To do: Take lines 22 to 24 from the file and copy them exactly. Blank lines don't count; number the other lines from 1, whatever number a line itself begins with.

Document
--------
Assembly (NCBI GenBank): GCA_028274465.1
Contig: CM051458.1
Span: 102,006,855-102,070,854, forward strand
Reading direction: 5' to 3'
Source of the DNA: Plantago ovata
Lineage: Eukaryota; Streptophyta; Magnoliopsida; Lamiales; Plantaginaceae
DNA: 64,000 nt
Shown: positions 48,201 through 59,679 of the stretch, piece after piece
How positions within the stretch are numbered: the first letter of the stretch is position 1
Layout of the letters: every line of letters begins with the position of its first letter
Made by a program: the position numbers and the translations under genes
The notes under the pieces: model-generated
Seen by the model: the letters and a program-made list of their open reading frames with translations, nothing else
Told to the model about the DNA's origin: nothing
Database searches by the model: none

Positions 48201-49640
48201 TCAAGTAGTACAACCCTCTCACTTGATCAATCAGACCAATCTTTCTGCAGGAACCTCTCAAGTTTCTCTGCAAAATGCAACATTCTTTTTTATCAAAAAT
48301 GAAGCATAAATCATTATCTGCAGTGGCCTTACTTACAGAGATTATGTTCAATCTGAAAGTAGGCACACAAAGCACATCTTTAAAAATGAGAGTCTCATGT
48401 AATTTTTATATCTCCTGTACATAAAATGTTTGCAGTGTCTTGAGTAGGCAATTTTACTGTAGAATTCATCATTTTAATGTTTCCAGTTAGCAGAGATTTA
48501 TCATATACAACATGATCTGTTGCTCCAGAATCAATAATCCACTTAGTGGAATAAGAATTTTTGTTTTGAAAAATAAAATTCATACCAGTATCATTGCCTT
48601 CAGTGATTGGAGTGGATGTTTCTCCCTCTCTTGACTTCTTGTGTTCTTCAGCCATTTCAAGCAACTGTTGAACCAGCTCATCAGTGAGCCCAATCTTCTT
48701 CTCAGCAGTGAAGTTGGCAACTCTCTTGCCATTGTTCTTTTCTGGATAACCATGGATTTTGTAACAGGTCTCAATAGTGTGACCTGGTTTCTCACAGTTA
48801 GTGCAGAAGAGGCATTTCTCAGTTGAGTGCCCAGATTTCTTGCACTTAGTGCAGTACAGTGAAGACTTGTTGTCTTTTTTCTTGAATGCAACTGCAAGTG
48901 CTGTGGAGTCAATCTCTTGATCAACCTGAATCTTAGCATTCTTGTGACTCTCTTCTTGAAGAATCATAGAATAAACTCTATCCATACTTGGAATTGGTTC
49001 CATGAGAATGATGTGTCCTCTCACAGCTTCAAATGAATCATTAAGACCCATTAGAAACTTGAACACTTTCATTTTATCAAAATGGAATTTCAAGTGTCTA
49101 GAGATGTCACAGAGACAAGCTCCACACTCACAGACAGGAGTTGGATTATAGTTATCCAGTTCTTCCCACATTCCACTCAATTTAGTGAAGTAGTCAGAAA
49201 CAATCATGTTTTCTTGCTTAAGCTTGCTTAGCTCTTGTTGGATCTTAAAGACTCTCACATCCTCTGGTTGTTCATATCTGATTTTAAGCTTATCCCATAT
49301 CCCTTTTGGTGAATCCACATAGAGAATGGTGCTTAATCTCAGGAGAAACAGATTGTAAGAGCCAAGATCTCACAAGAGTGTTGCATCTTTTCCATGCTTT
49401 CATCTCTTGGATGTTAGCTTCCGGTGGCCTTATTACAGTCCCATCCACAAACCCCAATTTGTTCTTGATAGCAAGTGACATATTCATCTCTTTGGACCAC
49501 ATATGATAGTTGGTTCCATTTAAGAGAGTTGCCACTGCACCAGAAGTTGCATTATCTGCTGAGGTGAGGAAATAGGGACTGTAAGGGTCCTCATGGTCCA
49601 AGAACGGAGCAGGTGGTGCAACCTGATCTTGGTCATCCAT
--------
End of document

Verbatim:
48701 CTCAGCAGTGAAGTTGGCAACTCTCTTGCCATTGTTCTTTTCTGGATAACCATGGATTTTGTAACAGGTCTCAATAGTGTGACCTGGTTTCTCACAGTTA
48801 GTGCAGAAGAGGCATTTCTCAGTTGAGTGCCCAGATTTCTTGCACTTAGTGCAGTACAGTGAAGACTTGTTGTCTTTTTTCTTGAATGCAACTGCAAGTG
48901 CTGTGGAGTCAATCTCTTGATCAACCTGAATCTTAGCATTCTTGTGACTCTCTTCTTGAAGAATCATAGAATAAACTCTATCCATACTTGGAATTGGTTC